As the election season gears up, the Good party has announced that Brett Herron will be the party's Cape Town mayoral candidate should the party garner enough votes to see his election through.
South Africans were expected to head to the polls on October 27 for the local government election, although this is now subject to a decision by the Constitutional Court.
Good party leader Patricia de Lille announced Herron's nomination as a mayoral candidate on Sunday following “a candidate selection process”.
De Lille said she was not done with the City of Cape Town and the work that had been promised to its residents, referring to her time as mayor of the city.
Herron currently serves as a member of the Western Cape provincial legislature, a position he has held since 2019 following the national and provincial elections.
He is known for being outspoken about issues regarding the DA's governing of the Western Cape.
Herron left the DA in November 2018 following De Lille's resignation as a member of the DA and that of the mayor of Cape Town.
Herron had served as a mayoral committee member for transport and urban planning, a position he held for eight years.
On Sunday he vowed to run a competitive campaign for the Good party. He said the City of Cape Town had regressed development issues that he and De Lille had planned for the city.
He said he had launched the first inner-city affordable housing scheme, which had then been halted by the DA.
Herron said Good would use the City's surplus to build and maintain infrastructure and ensure that jobs were created. He also pledged to help repair the City's relationship with the taxi industry.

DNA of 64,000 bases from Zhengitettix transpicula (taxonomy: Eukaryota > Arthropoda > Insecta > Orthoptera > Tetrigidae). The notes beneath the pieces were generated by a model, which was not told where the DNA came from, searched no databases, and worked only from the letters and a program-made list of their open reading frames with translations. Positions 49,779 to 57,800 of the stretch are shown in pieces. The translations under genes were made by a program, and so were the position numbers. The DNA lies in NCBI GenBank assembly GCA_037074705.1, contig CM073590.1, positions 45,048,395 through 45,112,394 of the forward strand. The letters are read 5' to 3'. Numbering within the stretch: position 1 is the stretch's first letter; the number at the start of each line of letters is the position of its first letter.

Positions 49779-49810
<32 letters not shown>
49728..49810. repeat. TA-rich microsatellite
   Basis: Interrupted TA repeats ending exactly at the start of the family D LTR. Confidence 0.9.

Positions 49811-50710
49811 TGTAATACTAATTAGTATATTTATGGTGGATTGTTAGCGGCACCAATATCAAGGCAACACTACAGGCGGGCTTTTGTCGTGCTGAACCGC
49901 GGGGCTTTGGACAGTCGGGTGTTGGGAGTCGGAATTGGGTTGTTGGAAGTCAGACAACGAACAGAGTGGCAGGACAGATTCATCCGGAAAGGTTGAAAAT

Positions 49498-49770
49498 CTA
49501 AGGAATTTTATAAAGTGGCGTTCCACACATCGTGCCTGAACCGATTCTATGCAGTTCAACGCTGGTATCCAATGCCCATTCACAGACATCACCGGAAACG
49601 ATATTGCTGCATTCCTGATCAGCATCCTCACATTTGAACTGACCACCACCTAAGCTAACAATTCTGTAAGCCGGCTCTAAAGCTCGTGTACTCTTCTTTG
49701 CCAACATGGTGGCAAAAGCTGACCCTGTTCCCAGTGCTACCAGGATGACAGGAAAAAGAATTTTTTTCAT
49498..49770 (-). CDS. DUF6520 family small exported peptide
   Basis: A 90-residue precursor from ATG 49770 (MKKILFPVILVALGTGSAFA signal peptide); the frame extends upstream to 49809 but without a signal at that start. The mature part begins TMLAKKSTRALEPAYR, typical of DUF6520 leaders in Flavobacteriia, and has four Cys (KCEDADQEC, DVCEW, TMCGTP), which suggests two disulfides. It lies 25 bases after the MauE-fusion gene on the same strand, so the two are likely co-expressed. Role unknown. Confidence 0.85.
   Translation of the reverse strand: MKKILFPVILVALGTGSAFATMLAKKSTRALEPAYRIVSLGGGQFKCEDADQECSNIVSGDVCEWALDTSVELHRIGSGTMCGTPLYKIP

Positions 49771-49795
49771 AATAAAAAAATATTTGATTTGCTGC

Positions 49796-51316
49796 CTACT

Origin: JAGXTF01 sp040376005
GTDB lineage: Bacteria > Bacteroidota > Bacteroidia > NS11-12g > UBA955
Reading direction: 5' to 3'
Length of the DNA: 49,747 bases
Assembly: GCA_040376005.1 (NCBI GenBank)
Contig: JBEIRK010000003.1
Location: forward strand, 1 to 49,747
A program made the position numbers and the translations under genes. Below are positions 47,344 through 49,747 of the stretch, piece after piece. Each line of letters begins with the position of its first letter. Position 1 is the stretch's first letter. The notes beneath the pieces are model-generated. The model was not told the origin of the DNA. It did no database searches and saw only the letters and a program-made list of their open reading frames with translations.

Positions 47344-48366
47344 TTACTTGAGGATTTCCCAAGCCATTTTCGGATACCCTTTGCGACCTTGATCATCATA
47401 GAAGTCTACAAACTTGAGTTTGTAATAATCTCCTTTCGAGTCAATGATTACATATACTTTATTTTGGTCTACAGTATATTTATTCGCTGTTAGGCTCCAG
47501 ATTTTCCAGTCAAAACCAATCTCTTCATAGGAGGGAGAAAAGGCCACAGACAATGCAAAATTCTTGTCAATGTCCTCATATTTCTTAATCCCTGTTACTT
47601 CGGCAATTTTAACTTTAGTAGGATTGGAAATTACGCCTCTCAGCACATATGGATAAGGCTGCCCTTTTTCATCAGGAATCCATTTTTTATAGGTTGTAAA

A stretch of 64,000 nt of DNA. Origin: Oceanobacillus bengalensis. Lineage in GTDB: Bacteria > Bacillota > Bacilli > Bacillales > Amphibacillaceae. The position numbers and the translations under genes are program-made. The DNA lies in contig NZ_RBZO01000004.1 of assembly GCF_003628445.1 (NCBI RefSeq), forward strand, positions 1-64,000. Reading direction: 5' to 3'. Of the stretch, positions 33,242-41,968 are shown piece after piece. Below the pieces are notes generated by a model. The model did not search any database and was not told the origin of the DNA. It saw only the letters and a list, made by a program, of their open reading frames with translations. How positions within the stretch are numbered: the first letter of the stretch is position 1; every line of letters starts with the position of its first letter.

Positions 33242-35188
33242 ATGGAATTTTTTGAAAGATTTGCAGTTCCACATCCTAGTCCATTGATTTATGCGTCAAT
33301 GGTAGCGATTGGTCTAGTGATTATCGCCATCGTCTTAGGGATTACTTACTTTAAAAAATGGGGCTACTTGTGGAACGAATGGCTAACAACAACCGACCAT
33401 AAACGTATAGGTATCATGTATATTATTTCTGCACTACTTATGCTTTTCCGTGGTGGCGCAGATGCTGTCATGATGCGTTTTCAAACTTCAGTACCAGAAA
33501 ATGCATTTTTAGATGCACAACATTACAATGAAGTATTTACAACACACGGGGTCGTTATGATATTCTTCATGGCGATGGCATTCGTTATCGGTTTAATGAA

“We will govern with guts and be firm in our values and true to our word. And we care equally for all residents and will fight and narrow the inequalities in our residents' living environment. It will be our mother city,” Herron said during a short speech on Sunday.
“We will launch a robust campaign and take our message to every community in Cape Town and reconnect with soul for the city of Cape Town and what they need to save their lives,” he said.
Herron said the City's budget had to be all-inclusive and citizens had to have a say in how money was spent.
He also bemoaned what he called the collapse of the city's public transport. He said the MiCiTi service had to be connected and working to serve communities such as Khayelitsha and Mitchells Plain.
Herron emphasised that a better city would serve everyone.
“My gloves are on. I am committed to take on the Good fight. I am ready to continue the work we started without colleagues who do not support our ideas,” he said.
De Lille explained that the Herron was picked following a selection process which included scoring and experience.
She said if Herron was elected, the national executive of the party would decide who would take up Herron’s seat at the provincial legislature.